As the number one junior player in Canada on my way to joining Florida’s Flagler College tennis team, which had just won the National Championship, I was full of excitement and expectations. College matches are comprised of both singles and doubles matches with the same players eligible for both matches. I was shocked and dismayed after a few doubles matches to have the coach pull me from doubles play because I “didn’t know how to play doubles.” By this the coach meant that there was a system of doubles plays and skills such as those he coined chip and charging, rolling and rip, poaching signals, offensive and defensive schemes and my favorite, the “two-on-one situation” that must be mastered to compete effectively. The two-on-one situation is an effective strategy where two players attack and keep the ball on one player to overwhelm them.
You may create a two-on-one situation in different ways. An obvious way is to poach to the net player’s feet, reducing the opponents’ time and space. If the opponent happens to return this ball, the poacher’s partner should have moved up to join the poacher and now the two net players will keep the ball on the player nearest the net at all costs. Do not volley back to the deep player who would have an easy lob over your head while allowing the net player time to recover. Keep the ball on the close player. Lobs are virtually impossible for this player so close to the net! The classic two-on-one has been executed. Driving the return of serve down the line to promote a weak return is a perfect time for the return team to take over the net and continue to hit the ball at the net player. The net player is too close to recover and will succumb to the pressure of the other team working together. Playing the majority of balls to the weaker player is also an obvious two-on-one situation. The weak player will often break down and, if their partner is not as supporting as they should be, it will be a quick exit to the showers.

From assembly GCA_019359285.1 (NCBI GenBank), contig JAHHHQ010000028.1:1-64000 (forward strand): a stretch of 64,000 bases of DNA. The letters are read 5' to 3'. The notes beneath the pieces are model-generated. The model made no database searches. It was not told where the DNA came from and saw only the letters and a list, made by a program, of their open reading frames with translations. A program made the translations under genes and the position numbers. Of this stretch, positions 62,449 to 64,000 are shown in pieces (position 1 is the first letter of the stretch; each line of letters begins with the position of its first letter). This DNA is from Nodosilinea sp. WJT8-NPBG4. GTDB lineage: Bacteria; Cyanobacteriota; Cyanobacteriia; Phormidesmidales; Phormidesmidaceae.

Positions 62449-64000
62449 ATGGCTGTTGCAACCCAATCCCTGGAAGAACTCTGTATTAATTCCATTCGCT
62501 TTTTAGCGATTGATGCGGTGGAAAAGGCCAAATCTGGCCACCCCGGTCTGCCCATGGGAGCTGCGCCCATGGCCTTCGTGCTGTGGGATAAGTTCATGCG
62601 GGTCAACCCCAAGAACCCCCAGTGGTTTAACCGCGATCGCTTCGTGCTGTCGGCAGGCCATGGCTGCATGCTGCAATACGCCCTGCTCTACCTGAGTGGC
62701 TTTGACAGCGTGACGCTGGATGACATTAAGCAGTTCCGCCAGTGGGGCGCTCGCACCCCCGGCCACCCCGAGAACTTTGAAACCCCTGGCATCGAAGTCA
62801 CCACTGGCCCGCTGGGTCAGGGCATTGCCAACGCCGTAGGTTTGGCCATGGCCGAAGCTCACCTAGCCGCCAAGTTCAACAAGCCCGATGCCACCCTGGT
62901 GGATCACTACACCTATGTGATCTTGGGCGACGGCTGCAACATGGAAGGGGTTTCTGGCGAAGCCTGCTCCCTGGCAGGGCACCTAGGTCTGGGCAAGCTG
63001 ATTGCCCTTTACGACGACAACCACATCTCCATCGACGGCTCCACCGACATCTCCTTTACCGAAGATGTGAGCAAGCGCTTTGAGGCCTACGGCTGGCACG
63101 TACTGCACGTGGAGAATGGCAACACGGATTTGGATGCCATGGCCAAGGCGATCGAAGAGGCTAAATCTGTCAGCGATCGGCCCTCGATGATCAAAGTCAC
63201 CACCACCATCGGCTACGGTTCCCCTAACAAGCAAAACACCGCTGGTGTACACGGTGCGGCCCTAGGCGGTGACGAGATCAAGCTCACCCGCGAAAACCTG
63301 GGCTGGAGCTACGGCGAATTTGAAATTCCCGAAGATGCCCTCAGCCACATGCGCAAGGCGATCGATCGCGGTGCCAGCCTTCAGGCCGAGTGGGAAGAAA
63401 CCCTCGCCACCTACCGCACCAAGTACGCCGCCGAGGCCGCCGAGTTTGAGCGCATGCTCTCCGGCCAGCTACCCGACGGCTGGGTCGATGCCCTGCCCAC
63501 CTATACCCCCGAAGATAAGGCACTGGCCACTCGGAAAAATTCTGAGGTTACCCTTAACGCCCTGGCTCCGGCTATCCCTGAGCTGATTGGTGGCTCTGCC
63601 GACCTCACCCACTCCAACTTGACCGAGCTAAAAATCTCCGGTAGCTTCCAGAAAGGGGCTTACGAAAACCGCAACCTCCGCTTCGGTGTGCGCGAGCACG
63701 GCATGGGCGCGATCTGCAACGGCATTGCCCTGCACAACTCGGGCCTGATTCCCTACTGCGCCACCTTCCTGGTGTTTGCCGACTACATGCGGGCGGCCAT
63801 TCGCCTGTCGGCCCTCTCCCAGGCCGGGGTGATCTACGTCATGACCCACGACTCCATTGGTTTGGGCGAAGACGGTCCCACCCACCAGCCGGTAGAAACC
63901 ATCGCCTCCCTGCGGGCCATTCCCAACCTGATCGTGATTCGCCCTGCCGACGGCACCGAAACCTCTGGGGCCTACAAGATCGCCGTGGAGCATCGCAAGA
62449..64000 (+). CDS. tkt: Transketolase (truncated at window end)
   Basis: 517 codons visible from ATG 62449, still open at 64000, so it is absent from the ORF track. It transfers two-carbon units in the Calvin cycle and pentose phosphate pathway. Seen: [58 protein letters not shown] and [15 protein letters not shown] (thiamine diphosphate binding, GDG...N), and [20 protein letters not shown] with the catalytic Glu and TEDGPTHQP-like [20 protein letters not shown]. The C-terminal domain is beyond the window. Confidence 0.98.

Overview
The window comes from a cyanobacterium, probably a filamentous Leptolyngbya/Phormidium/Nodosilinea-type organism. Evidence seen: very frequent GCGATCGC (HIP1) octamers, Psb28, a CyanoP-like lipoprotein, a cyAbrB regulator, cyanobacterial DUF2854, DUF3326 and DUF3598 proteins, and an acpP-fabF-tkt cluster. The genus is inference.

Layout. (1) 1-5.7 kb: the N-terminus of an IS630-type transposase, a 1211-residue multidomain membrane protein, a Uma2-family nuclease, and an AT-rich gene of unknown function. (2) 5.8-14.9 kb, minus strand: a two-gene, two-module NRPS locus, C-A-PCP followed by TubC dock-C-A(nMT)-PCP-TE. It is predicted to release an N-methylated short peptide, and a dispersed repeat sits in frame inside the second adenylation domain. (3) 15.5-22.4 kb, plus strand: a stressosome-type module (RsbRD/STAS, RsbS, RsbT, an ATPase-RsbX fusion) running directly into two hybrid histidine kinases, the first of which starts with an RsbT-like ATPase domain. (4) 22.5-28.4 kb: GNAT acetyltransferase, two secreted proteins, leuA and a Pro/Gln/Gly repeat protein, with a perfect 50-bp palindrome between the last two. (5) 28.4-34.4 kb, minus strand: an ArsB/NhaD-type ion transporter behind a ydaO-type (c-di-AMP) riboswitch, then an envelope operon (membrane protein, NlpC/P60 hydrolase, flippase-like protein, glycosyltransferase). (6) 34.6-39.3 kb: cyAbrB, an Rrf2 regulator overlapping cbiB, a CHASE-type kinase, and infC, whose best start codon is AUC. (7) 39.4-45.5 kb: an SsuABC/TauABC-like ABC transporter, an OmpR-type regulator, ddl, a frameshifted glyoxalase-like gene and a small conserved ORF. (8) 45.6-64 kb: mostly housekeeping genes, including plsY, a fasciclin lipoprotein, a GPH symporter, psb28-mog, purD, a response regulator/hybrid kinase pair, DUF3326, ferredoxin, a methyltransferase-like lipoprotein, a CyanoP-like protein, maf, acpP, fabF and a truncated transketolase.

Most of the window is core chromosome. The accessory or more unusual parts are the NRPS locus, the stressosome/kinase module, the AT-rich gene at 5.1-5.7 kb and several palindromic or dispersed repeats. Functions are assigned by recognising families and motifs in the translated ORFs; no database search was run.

Thankfully I reacted to being pulled from doubles matches by working on my volley (which was way behind my ground game), my serve (that set my partner up at the net), the return (that set the tone of the point), the communication with my partner including poaching signals and service position, and the all-time greatest doubles point getter, the two-on-one situation. I am grateful to Flagler College’s Peter Scott who coached me and instilled doubles strategies and tactics into my game that allowed me to leave college playing doubles full time, winning a National doubles title, achieving All-American status, as well as an ATP ranking. It was well worth the effort.
Mike Puc has been the Director of Tennis at Gleneagles Country Club in Delray Beach, Fla. since 1998. A winner of 15 national titles and an ATP world ranking, Mike directs 25 teams with 350 players in nine leagues, while offering the most extensive Calendar of Events in South Florida that includes tournaments, lectures and social round-robins.